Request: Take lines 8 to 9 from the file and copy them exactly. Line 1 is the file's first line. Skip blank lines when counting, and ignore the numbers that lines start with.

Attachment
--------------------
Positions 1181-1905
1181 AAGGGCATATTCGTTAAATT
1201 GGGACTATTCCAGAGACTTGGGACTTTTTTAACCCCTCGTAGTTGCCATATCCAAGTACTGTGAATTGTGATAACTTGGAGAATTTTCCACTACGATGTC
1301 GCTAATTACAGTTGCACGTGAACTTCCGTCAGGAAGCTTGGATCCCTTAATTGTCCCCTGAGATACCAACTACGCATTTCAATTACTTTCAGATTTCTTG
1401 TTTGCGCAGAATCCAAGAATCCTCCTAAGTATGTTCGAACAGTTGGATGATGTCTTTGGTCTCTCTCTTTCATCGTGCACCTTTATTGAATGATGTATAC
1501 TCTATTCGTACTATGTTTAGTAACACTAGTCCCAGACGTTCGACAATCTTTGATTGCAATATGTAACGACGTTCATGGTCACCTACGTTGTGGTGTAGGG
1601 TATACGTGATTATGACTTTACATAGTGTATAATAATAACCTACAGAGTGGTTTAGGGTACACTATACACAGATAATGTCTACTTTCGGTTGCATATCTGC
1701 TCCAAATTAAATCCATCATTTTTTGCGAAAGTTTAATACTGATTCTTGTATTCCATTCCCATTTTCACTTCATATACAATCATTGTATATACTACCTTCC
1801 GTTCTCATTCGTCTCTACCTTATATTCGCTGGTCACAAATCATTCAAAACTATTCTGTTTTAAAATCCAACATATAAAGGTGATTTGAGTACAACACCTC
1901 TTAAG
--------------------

1701 TCCAAATTAAATCCATCATTTTTTGCGAAAGTTTAATACTGATTCTTGTATTCCATTCCCATTTTCACTTCATATACAATCATTGTATATACTACCTTCC
1801 GTTCTCATTCGTCTCTACCTTATATTCGCTGGTCACAAATCATTCAAAACTATTCTGTTTTAAAATCCAACATATAAAGGTGATTTGAGTACAACACCTC